Savannah’s a bad hostess
It was 7:15 p.m., the night before the big parade, when we witnessed that our police officers were just getting around to posting the NO PARKING notices around and near the parade route. Tens of thousands of tourists had already arrived, parked, and settled in already, before the “No Parking” signs went up (the “tow” word not included).
The Traffic Division is still claiming the signs went up at 3 p.m. (Not on Huntingdon, Lincoln Streets and below. We live there, we saw it happen.)
What does this say about a hostess that does not inform her guests of what the rules of the house are, and then punishes her guests for violating those untold rules? $101 per each car towed! Plus 3-4 hours to get the car back. How can anyone but a totally disconnected moron support that premise? What a provincial mindset. Or is it intentional? (I hope not.)
Half the cars towed on my street (not in the parade route nor a staging area) had out-of-town license plates (Delaware, Michigan, New Jersey, Louisiana). People are coming to this lovely city from across the nation.They come here trusting that this famous hostess city knows how to treat its guests.
The safety issue has been dealt with already, and I applaud that. But public servants need to work on their hospitality skills. “Ya shoulda known” has to be replaced by a more congenial sentence. It’s that simple.
The tourism industry is doing a superb job at attracting more and more tourists. They know Savannah is not isolated. They know we are on the map. We are nationally and internationally known. We have a responsibility to teach our guests the rules of our town.
Why should hundreds of tourists go back home with a bad taste in their mouths just because someone up there still doesn’t get that we are not all from here?
Hang the “No Parking or You Will Be Towed Signs” up two nights before the parade. Not the evening before, when folks are already parked and settled in. It’s the polite thing to do.
Community Advocate & President
Community Navigators & Interpreters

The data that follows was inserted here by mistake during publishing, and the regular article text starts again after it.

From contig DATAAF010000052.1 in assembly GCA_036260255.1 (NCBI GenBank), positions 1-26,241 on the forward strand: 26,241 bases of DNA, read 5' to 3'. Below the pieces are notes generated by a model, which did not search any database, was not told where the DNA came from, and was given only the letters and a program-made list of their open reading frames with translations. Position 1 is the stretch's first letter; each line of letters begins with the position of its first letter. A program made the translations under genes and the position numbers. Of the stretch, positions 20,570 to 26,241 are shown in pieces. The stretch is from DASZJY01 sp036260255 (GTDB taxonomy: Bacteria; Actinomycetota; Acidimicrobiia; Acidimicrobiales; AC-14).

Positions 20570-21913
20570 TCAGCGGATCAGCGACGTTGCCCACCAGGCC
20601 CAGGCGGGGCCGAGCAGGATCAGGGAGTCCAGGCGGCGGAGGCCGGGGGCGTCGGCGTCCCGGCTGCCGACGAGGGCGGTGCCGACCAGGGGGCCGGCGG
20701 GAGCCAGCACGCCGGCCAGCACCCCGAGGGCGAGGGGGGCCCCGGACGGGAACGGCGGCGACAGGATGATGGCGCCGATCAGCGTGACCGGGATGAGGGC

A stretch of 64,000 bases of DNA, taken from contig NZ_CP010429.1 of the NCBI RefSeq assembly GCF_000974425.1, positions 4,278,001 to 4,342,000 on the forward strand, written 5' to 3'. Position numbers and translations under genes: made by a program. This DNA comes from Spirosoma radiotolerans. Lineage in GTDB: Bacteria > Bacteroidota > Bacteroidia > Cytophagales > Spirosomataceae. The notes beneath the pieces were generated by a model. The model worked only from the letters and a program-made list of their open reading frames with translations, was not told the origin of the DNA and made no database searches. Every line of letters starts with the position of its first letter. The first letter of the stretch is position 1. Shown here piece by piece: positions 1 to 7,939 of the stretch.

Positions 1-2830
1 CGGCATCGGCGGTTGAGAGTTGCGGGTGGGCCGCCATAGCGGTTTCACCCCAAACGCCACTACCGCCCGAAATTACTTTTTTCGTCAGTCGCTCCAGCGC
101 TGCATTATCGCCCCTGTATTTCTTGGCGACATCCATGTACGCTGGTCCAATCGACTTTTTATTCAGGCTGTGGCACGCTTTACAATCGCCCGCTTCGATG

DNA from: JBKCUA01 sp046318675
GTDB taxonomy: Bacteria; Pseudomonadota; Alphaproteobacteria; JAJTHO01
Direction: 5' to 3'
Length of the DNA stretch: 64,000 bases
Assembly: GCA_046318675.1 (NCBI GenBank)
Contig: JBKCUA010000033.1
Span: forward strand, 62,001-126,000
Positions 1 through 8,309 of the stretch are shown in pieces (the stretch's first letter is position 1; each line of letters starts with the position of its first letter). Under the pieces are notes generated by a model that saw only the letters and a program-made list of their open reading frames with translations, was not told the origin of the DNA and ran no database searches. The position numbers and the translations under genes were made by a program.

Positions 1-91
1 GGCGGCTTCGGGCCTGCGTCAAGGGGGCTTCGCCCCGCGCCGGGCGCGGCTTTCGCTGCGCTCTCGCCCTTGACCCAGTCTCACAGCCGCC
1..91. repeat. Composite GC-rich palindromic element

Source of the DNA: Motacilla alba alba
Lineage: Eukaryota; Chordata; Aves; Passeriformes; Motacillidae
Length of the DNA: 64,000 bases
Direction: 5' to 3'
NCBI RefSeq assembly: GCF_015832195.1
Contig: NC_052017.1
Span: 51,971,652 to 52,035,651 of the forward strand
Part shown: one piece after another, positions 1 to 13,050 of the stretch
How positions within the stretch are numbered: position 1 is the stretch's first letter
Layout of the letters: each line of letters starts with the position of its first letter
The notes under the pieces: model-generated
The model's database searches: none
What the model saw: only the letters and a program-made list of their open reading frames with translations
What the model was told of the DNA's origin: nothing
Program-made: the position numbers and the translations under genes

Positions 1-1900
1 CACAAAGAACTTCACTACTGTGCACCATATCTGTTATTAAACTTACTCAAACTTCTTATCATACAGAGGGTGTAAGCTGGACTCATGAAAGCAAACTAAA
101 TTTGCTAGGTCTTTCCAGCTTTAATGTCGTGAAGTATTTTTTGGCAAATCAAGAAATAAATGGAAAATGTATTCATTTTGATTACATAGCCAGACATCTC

Another voice for print
As one who also enjoys a variety of reading material, I agree with your March 7 writer that an informed person needs to read more than the local daily, even with Connect and other local publications as well.
I also find that reading a print paper is more relaxing then the computer version. I am more concerned that print papers as we know them may in time disappear entirely. I am appalled at the practice of having more and more formerly public events, such as local election debates, available only by computers, and not on our TV screens, where the whole family could gather around and comment on the action.
However, the economic realities are that home delivery of a variety of out-of-town newspapers is not going to happen. To go all over town for a few subscribers is simply not cost-effective. If we’re serious about global warming and reducing our driving, it’s better that they are available as they are now, at commercial outlets and boxes about town.
Also, I do not care to subscribe to any of them. I don’t have time to read them every day. I’d much prefer to buy one as I need it. (And of course, recycle it afterward!)
Margaret W. DeBolt
Thanks from AWOL
On behalf of AWOL, Inc. staff and participants, we would like to thank you for helping us promote our play “Griot to MC” in Connect Savannah. We appreciate the article and front-page display in the newspaper. Our show was a success and we could not have done it without you. Thank you so much for taking the time out and helping us with our 2nd Annual Hip-Hop production “Griot to MC” at the Lucas Theatre.
No-go on the no-fly
Why have a no-fly list at all? It is supposed to safeguard flyers, but ends up restricting the free movement of people who have done nothing wrong. And what terrorist would use their own name?
Many need to fly to keep their jobs -- their name on a no-fly list may make them unemployable. Many need to fly to a loved-one’s deathbed. Many people fly on vacation. Flying is a right.
A no-fly list violates the right to movement we all have. It is especially egregious that the list is populated by gossip and innuendo from unreliable informers and torture by secret agencies without the possibility of the passenger confronting his accusers or the secret evidence.
Change the no-fly list to a special-scrutiny list. Let the listees be carefully examined for weapons. Require their luggage to go in the hold. Let listees be seated furthest from the cabin. Let all the crew know of them.
This will still be hugely embarrassing to the listees, but at least they will be able to fly, to go on vacation, to keep their jobs, to be with someone close facing death.